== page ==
You write:

“The famous Megan’s Law is a band-aide. It allows for the public dissemination of information about a released sex criminal.”

You have to go looking for Megan’s Law information about your neighbors; it is not pushed forward to you. His neighbors in Escondido had no idea that a vicious predator lived in their apartment complex until one of them found out about it online: “April Henry, manager at Rock Springs East, would not comment about Gardner or whether tenants at the complex were informed about Gardner’s history as a sex offender. The neighbor who lived above him said she found out about Gardner’s history online and notified a neighbor with children. That written notice was later copied and circulated by some tenants, she said.”

Also worth noting, from this story:

Chelsea’s cousin, Stephanie Dorian, said Monday that her family was devastated, but “doing OK given the circumstances.”

She described Chelsea as a budding environmental activist and a vegetarian who loved running in nature without headphones.

Her parents forbade her from running alone, but doing so Thursday was perhaps the most disobedient thing the well-read, college-bound girl had ever done, Dorian said.

Oy vey, the closest thing we have to a saint in this day and age is a vegetarian, environmental activist who loves to jog. As a practical matter, it is hard to see how the parents could have enforced their rule against running alone, since she had a car.

David B. writes:

The general public has been under the impression that registered sex offenders are under some sort of supervision. They are not.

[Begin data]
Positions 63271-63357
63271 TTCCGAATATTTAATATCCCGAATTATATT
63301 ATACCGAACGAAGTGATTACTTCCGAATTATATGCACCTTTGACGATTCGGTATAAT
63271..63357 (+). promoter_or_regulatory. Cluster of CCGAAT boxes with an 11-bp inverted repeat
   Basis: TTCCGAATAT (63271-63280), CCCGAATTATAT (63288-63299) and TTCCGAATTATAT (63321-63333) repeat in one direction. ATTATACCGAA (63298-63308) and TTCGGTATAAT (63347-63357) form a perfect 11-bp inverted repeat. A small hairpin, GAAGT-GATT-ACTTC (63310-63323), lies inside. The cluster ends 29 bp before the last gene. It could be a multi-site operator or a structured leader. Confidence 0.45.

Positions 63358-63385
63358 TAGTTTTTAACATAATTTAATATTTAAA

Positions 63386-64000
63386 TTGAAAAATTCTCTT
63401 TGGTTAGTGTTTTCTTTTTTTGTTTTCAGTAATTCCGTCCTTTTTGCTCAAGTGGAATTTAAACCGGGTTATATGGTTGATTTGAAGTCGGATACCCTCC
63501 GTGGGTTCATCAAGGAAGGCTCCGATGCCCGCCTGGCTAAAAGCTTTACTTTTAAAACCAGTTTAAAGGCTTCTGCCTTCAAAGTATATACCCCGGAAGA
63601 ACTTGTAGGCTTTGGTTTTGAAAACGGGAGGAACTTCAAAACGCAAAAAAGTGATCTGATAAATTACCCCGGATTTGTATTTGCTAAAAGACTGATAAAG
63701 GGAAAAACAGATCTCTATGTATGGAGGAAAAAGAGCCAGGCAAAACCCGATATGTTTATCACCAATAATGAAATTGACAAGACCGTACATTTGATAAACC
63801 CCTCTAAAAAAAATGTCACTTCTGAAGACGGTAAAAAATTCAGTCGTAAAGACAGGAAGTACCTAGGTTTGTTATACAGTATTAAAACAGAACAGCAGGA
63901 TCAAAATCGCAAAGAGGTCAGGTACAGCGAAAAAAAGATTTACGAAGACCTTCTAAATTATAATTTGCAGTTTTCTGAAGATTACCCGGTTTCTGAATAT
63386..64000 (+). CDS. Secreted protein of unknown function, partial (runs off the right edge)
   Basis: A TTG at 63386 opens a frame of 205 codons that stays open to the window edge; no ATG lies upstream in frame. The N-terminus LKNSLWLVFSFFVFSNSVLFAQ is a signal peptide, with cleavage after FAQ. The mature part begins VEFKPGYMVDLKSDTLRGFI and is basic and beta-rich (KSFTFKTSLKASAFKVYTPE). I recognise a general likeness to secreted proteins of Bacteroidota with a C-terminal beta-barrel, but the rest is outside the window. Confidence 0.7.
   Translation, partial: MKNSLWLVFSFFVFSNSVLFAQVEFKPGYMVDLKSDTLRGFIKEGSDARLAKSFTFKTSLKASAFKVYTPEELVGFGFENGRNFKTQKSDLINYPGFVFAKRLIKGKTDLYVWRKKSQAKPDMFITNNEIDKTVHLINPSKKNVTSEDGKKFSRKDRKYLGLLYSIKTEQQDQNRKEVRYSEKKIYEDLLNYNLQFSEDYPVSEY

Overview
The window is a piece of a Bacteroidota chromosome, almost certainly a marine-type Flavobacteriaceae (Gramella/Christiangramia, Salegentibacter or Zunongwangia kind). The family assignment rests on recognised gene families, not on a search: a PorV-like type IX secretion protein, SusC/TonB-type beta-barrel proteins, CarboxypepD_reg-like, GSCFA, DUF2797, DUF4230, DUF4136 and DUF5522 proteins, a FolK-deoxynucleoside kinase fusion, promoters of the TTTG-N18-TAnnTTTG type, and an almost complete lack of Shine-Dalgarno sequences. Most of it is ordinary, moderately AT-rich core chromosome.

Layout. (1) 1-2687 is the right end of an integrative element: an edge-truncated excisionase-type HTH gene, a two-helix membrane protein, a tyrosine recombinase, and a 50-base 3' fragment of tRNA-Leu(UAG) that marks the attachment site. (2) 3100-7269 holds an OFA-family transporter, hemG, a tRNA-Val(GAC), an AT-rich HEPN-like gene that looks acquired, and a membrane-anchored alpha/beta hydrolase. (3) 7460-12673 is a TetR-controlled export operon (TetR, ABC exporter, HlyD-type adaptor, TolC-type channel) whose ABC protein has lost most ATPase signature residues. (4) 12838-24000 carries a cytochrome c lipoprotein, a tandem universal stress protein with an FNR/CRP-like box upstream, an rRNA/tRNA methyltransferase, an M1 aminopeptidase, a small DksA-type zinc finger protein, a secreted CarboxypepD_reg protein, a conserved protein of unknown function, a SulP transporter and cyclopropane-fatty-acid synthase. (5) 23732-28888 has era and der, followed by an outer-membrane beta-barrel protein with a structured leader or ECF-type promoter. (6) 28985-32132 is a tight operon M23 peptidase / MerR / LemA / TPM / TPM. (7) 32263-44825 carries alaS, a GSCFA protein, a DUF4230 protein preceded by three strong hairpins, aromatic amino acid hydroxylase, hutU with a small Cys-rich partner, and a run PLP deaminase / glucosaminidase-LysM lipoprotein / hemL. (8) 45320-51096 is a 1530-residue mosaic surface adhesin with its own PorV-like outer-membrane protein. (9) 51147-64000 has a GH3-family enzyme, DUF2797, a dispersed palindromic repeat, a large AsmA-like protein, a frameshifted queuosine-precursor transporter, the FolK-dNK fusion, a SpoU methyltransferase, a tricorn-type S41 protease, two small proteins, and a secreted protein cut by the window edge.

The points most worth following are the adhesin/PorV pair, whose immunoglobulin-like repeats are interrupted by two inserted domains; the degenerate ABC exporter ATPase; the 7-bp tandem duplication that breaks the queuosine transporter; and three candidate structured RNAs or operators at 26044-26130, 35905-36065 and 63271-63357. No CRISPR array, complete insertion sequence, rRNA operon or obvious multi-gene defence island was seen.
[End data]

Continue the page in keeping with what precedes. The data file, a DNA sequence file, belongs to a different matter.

Gardner was sentenced to 11 years and was paroled after serving 5. [LA replies: I think he was sentenced to six, out of a maximum possible of 11.] This is normal and I assume his attorney plea bargained this sentence. The public see in the press that a criminal defendant was given a long prison sentence. What people don’t realize is that the defendant will not serve even half of the sentence before being paroled.

An example is Lemaricus Davidson, the ringleader of the Knoxville Atrocity, which has been discussed extensively at VFR. Davidson robbed a convenience store in West Tennessee and carjacked someone when leaving the store. He pled to a 10 or 11 year sentence in 2001 and was paroled after 5 years in 2006. Davidson then moved to Knoxville and sold dope in between armed robberies. In January 2007 he carried out the Christian-Newsom torture-murders.

A reader writes:

One tidbit of information I don’t think I’ve seen in your posts is the issue of where this guy was registered as a sex offender. I heard this on the radio yesterday. Apparently he was registered in Lake Elsinore, but he lived at least part of the time with his parents near Lake Hodges. This would explain the delay or failure in connecting the dots vis-a-vis the 22 year old woman he attacked who got away in the same area as Chelsea King. As someone else said, registered does not mean supervised.